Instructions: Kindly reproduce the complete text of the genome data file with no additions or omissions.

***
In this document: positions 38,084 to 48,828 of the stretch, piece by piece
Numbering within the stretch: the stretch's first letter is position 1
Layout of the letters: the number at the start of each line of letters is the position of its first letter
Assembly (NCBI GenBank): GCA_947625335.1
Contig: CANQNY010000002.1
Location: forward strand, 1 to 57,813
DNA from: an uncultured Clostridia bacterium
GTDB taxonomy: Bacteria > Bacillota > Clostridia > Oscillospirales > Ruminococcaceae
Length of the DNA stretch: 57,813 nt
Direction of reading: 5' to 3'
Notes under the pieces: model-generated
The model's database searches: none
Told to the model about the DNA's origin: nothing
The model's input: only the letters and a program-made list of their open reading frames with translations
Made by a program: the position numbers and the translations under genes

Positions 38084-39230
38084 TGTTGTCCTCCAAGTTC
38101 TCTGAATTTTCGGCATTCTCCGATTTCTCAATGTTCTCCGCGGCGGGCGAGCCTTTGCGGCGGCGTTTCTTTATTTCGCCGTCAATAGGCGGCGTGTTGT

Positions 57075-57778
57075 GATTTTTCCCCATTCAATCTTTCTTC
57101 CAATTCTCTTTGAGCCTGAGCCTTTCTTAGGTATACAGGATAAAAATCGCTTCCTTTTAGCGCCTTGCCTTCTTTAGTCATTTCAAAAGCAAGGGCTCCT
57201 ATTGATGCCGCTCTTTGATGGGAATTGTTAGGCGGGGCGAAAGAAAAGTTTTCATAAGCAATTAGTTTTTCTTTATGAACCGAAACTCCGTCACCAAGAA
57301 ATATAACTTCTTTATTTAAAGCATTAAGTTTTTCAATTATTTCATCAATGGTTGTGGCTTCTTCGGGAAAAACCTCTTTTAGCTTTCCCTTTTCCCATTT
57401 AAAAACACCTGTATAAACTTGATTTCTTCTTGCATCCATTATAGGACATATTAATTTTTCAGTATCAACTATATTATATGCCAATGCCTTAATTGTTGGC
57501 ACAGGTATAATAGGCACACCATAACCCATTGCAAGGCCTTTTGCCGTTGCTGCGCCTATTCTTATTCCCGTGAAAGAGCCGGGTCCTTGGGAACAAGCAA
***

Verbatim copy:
In this document: positions 38,084 to 48,828 of the stretch, piece by piece
Numbering within the stretch: the stretch's first letter is position 1
Layout of the letters: the number at the start of each line of letters is the position of its first letter
Assembly (NCBI GenBank): GCA_947625335.1
Contig: CANQNY010000002.1
Location: forward strand, 1 to 57,813
DNA from: an uncultured Clostridia bacterium
GTDB taxonomy: Bacteria > Bacillota > Clostridia > Oscillospirales > Ruminococcaceae
Length of the DNA stretch: 57,813 nt
Direction of reading: 5' to 3'
Notes under the pieces: model-generated
The model's database searches: none
Told to the model about the DNA's origin: nothing
The model's input: only the letters and a program-made list of their open reading frames with translations
Made by a program: the position numbers and the translations under genes

Positions 38084-39230
38084 TGTTGTCCTCCAAGTTC
38101 TCTGAATTTTCGGCATTCTCCGATTTCTCAATGTTCTCCGCGGCGGGCGAGCCTTTGCGGCGGCGTTTCTTTATTTCGCCGTCAATAGGCGGCGTGTTGT

Positions 57075-57778
57075 GATTTTTCCCCATTCAATCTTTCTTC
57101 CAATTCTCTTTGAGCCTGAGCCTTTCTTAGGTATACAGGATAAAAATCGCTTCCTTTTAGCGCCTTGCCTTCTTTAGTCATTTCAAAAGCAAGGGCTCCT
57201 ATTGATGCCGCTCTTTGATGGGAATTGTTAGGCGGGGCGAAAGAAAAGTTTTCATAAGCAATTAGTTTTTCTTTATGAACCGAAACTCCGTCACCAAGAA
57301 ATATAACTTCTTTATTTAAAGCATTAAGTTTTTCAATTATTTCATCAATGGTTGTGGCTTCTTCGGGAAAAACCTCTTTTAGCTTTCCCTTTTCCCATTT
57401 AAAAACACCTGTATAAACTTGATTTCTTCTTGCATCCATTATAGGACATATTAATTTTTCAGTATCAACTATATTATATGCCAATGCCTTAATTGTTGGC
57501 ACAGGTATAATAGGCACACCATAACCCATTGCAAGGCCTTTTGCCGTTGCTGCGCCTATTCTTATTCCCGTGAAAGAGCCGGGTCCTTGGGAACAAGCAA